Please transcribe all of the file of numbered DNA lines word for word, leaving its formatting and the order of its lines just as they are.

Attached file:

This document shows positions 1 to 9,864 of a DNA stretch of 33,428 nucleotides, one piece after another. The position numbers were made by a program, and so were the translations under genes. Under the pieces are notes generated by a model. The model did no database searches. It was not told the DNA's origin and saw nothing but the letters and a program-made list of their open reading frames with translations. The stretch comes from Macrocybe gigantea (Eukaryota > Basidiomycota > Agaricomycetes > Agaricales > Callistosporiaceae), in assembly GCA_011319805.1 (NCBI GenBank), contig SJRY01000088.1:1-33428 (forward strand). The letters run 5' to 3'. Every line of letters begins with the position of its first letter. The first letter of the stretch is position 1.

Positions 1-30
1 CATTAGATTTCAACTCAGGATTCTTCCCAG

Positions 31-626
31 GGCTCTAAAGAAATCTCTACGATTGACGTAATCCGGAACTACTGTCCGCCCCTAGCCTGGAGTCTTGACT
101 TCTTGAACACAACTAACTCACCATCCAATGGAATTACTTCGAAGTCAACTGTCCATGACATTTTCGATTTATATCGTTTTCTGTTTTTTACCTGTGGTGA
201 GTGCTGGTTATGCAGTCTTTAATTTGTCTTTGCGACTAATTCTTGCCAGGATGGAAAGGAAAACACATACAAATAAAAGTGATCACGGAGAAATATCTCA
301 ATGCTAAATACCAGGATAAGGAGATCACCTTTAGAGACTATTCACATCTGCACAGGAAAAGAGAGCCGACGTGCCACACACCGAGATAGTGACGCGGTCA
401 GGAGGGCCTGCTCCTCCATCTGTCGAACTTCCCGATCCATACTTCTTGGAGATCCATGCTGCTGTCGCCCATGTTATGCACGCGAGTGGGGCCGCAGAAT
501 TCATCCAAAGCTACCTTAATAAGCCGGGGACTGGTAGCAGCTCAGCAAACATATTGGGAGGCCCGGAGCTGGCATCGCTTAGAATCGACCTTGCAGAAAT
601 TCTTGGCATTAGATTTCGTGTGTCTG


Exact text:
This document shows positions 1 to 9,864 of a DNA stretch of 33,428 nucleotides, one piece after another. The position numbers were made by a program, and so were the translations under genes. Under the pieces are notes generated by a model. The model did no database searches. It was not told the DNA's origin and saw nothing but the letters and a program-made list of their open reading frames with translations. The stretch comes from Macrocybe gigantea (Eukaryota > Basidiomycota > Agaricomycetes > Agaricales > Callistosporiaceae), in assembly GCA_011319805.1 (NCBI GenBank), contig SJRY01000088.1:1-33428 (forward strand). The letters run 5' to 3'. Every line of letters begins with the position of its first letter. The first letter of the stretch is position 1.

Positions 1-30
1 CATTAGATTTCAACTCAGGATTCTTCCCAG

Positions 31-626
31 GGCTCTAAAGAAATCTCTACGATTGACGTAATCCGGAACTACTGTCCGCCCCTAGCCTGGAGTCTTGACT
101 TCTTGAACACAACTAACTCACCATCCAATGGAATTACTTCGAAGTCAACTGTCCATGACATTTTCGATTTATATCGTTTTCTGTTTTTTACCTGTGGTGA
201 GTGCTGGTTATGCAGTCTTTAATTTGTCTTTGCGACTAATTCTTGCCAGGATGGAAAGGAAAACACATACAAATAAAAGTGATCACGGAGAAATATCTCA
301 ATGCTAAATACCAGGATAAGGAGATCACCTTTAGAGACTATTCACATCTGCACAGGAAAAGAGAGCCGACGTGCCACACACCGAGATAGTGACGCGGTCA
401 GGAGGGCCTGCTCCTCCATCTGTCGAACTTCCCGATCCATACTTCTTGGAGATCCATGCTGCTGTCGCCCATGTTATGCACGCGAGTGGGGCCGCAGAAT
501 TCATCCAAAGCTACCTTAATAAGCCGGGGACTGGTAGCAGCTCAGCAAACATATTGGGAGGCCCGGAGCTGGCATCGCTTAGAATCGACCTTGCAGAAAT
601 TCTTGGCATTAGATTTCGTGTGTCTG